Writing your Service Contract
This week I finally finished writing a contract I am happy with giving to clients. I thought it might be useful to give you an overview of what is in it, as I know there are a lot of people who still don’t use them. I don’t think it’s until you’ve been burnt that you truly appreciate how useful they are.
I used Andy Clarke’s article in 24ways as a guide. I strongly recommend you take a look first, I think he sets the right tone in his (more colloquial than legal fluff).
I’m not going to give you an exact replication of what it contains before I check it over with a lawyer. I also think it’s important to write it yourself so that you know and understand it inside out, but here are a few things you really should mention in it.
Description of Contract
This section is to give an overview of the contract, and who is working for whom.
- Just a quick summary of what the contract is, who the client is, and the address your company, or where you as a sole trader are registered.
- A statement saying something along the lines of “by signing this, you are confirming that you have the power and ability to enter into this contract on behalf of your organisation”. This is to prevent someone who doesn’t have authoritative power within the organisation from signing the contract without that organisation’s knowledge.
- Mention that the contract does not let you break any laws, or violate the rights of third parties
- I added a note that the client can request to make changes to the contract before they sign it, and that they can always get in touch if there’s something they don’t understand.
This section summarises what services you will be offering, but it doesn’t need to be an exact spec (this should be written in a separate document)
- Mention how many designs and rounds of revisions you will do.
- Cover what happens if the client is unsatisfied with your work after you’ve done the number of designs or hours you’d said you’d do
- Cover what happens if the client wants to add new features after you’ve made and agreed on an estimate. How will you charge this? By the day? Andy Clarke adds a note on putting the requests in writing so he can keep track of changes
- Which browsers will you be testing the site in? Will the pages look identical in every browser? You may want to charge extra if the client demands that the designs must look identical in every browser
- I added a paragraph about SEO. I’m not an SEO expert, and I’ve had a few clients who have assumed I am and asked me why their site isn’t at the “top of Google”. I concentrate on how users interact with the site, not how they get there. In this paragraph I stressed that I cannot promise to improve their search engine result status, but I build sites in such a way to increase its chances.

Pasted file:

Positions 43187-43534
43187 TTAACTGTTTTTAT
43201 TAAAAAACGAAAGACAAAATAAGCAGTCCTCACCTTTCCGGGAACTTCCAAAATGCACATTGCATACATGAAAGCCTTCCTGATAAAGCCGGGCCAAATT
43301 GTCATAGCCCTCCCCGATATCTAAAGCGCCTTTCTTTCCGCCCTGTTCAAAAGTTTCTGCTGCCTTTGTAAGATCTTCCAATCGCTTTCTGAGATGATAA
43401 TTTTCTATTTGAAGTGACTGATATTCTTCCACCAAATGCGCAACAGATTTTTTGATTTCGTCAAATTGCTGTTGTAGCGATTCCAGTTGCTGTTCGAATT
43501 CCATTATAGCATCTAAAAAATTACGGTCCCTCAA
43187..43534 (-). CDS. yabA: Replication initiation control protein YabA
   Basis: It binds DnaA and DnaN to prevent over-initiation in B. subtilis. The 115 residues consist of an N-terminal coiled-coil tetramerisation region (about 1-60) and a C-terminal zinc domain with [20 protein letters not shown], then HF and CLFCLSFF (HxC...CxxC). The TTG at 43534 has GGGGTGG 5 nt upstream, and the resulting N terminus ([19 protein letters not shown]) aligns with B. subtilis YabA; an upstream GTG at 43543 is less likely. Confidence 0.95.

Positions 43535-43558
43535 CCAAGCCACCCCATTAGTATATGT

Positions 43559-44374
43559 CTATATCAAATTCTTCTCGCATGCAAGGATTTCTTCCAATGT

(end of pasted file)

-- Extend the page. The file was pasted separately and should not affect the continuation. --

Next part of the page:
- You might want to mention that you may employ sub-contractors to help complete the project on deadline. In which case, if the client has got you to sign an NDA (Non-Disclosure Agreement), they will need to sign one too. But you should let the client know in the contract that there is the possibility of other people working on it and you may need to disclose information about the project to them.
It’s important to mention in this section that the client has to stick to deadlines just like you do. If they deliver content to you late, then you have a right to extend the deadline. How many times have you had to rush at the last minute to add content that the client has sent you a day before the site goes live? By writing something in your contract to cover this, it gives the client an incentive to get things to you on time.
- Stress the importance of the client signing off work on time, giving feedback where appropriate, and delivering content as and when you need it.
- Deadlines don’t just apply to project work. Mention the payment schedule (which we’ll get to shortly), and that you expect the client to pay on time
This section covers who owns what at the end of the day.
- Remember that the content the client gives you may not be theirs to give. They may have taken images straight from Google, and you could potentially get into deep water if the owner of the images thinks you put them on the site. You’ve got to say that you put up the content provided in good faith, and that it’s their responsibility to check the copyright status of the content they have provided you. Remember to do the same on your end too though.
- You now need to mention what happens when you hand over the work. This is where it gets a bit complicated and where it’s a really good idea to talk to a lawyer. Do you want to give the client your work to use for whatever they want? Can they make modifications to the code? Can they give it to someone else to work on? Can they sell your code or designs on to third parties and say it’s theirs? If you don’t have a decent contract in place to cover this eventuality, what’s stopping them? Scary.